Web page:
WORLD WAR TWO – The stars & their stories – PT 46.

WORLD WAR TWO – The stars & their stories – PT 46.

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GEORGE RAFT (1901-80)                                                                        

He was born George Ranft, a native of New York City’s notorious Hell’s Kitchen, to German parents in 1901. His youthful passion for dancing, his snappy dressing and good looks made young George popular among the ladies in what many described was the roughest, toughest and meanest area of the Big Apple. He grew up in the company of real life gangsters such as Benjamin ‘Bugsy’ Siegel and Owney Madden, and counted them among his friends for his entire life.

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George and Benjamin ‘Bugsy’ Siegel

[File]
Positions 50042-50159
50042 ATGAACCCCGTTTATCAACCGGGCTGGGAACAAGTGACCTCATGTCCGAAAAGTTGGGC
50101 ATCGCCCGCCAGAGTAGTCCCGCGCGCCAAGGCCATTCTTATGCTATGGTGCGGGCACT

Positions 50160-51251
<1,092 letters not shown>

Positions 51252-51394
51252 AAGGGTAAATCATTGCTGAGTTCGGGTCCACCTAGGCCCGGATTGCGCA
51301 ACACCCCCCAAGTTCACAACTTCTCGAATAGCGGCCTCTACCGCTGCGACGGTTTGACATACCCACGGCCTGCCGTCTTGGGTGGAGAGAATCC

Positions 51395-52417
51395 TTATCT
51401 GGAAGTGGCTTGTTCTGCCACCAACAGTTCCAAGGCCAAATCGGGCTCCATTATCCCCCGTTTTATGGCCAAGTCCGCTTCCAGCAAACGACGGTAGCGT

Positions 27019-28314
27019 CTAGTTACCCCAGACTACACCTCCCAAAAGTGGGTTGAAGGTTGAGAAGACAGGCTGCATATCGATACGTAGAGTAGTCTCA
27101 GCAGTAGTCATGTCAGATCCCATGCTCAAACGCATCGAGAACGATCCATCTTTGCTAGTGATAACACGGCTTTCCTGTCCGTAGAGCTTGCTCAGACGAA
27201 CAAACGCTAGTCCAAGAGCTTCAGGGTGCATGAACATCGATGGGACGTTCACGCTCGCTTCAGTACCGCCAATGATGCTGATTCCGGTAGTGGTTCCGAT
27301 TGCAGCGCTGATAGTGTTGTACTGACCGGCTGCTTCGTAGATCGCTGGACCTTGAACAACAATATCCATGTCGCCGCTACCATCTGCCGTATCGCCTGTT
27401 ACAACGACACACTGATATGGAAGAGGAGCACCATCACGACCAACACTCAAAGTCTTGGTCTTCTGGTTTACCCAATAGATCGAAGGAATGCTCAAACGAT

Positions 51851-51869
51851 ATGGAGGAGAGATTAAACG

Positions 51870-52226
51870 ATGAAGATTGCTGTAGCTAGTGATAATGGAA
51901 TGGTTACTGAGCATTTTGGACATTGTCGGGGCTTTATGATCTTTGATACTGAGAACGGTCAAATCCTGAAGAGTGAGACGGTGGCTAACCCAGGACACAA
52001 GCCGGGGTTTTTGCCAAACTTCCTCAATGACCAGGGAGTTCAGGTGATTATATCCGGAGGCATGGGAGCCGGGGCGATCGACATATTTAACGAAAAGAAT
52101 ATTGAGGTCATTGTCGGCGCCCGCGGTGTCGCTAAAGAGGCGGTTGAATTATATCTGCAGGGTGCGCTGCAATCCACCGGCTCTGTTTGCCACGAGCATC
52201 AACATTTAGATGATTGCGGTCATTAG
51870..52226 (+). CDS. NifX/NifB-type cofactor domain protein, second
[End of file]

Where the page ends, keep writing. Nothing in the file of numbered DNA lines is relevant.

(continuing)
Once he arrived in Hollywood and became the actor George Raft, this shady side of his persona probably added a touch of glamour to his appeal to both studios and fans, at least in the beginning anyway. Once ‘the mob’, through Siegel and others, began to strong-arm the movie industry, however, George’s appeal to the studios waned somewhat. Siegel even lived at Raft’s home for a while as he attempted to gain a foothold for his organized crime cronies in the movie business. According to Jimmy Cagney’s 1976 autobiography Cagney by Cagney, Raft’s intervention when Jimmy was President of the Screen Actors Guild (1942-44) and determined not to allow the ‘mob’ to muscle in on the industry, almost certainly saved his life. When ‘the mob’ put a contract out on Cagney, it was George who used a few of his many contacts to bring about its cancellation.

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George & Betty Grable on the town